The challenge of attribution: Responsibility for population health in the context of accountable careGourevitch, M. N., Cannell, T., Boufford, J. I., & Summers, C.
Journal titleAmerican journal of preventive medicine
The challenge of attribution: Responsibility for population health in the context of accountable careGourevitch, M. N., Cannell, T., Boufford, J. I., & Summers, C.
Journal titleAmerican journal of public health
Page(s)S322-S324One of the 3 goals for accountable care organizations is to improve population health. This will require that accountable care organizations bridge the schism between clinical care and public health. But do health care delivery organizations and public health agencies share a concept of " population"? We think not: whereas delivery systems define populations in terms of persons receiving care, public health agencies typically measure health on the basis of geography. This creates an attribution problem, particularly in large urban centers, where multiple health care providers often serve any given neighborhood. We suggest potential innovations that could allow urban accountable care organizations to accept accountability, and rewards, for measurably improving population health.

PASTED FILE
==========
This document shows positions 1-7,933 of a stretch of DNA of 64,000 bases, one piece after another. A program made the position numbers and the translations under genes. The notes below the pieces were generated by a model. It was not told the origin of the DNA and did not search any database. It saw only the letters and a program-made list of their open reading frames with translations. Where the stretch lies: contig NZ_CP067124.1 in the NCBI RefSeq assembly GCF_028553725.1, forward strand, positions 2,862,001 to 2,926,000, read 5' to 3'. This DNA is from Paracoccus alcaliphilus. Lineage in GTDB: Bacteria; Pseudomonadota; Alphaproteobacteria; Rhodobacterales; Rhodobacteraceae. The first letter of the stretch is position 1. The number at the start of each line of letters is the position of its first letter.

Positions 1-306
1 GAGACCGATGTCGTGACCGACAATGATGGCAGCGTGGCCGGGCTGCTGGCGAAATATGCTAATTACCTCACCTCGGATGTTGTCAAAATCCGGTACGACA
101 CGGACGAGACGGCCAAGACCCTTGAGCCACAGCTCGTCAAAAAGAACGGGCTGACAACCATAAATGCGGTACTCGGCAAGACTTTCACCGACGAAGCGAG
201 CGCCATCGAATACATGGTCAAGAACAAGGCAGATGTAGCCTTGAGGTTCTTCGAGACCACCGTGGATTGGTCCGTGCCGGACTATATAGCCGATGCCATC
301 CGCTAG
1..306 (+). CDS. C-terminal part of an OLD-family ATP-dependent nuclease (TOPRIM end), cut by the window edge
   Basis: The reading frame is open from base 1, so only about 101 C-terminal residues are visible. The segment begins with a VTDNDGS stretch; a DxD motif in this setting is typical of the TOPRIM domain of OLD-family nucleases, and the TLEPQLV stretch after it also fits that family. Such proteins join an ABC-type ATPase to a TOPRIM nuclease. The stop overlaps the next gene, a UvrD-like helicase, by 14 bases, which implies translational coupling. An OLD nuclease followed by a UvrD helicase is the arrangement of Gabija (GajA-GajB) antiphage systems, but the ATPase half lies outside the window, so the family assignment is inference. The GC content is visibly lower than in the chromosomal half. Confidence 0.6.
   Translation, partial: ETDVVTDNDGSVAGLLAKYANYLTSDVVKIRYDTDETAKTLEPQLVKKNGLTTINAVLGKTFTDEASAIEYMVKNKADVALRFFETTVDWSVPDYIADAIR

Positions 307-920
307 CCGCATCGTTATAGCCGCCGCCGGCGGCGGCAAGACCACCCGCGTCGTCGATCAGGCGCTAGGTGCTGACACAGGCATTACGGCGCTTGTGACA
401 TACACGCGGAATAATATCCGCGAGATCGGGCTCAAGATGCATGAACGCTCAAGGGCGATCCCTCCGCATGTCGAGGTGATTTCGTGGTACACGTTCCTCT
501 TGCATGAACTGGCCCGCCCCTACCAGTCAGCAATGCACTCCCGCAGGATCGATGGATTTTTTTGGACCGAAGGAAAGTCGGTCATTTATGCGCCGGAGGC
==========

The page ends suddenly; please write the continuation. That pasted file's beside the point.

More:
The challenge of attribution: who is accountable for population health?Gourevitch, M., Cannell, T., Boufford, J. I. M., & Summers, C.
Journal titleAmerican Journal of Public Health
Urban Health: Global PerspectivesBoufford, J. I. M., Vlahov, D., Pearson, C., & Norris, L.
Leadership development for global healthBoufford, J. I. M. In , & , Global Health Leadership and Management.
Critical Issues of Public Service EducationBoufford, J. I.
Journal titleJournal of Public Affairs Education
Page(s)1-5Jo Ivey Boufford, president of the National Association of Schools of Public Affairs and Administration, is a professor of Health Policy and Public Service in the Robert F. Wagner Graduate School of Public Service of New York University. She was dean of the Wagner School from 1997 to 2002. Boufford delivered this address at NASPAA's annual conference in October 2002.
Health policymaking: the role of the federal governmentBoufford, J. I. M., & Lee, P. R. In , & , Ethical Dimensions of Health Policy.
Setting the global agenda for healthBoufford, J. I. M. In , & , Global Dimensions in Domestic Health Issues.
Andrew Pattullo Lecture. Health future: the managerial agenda.Boufford, J. I.
Journal titleThe Journal of health administration education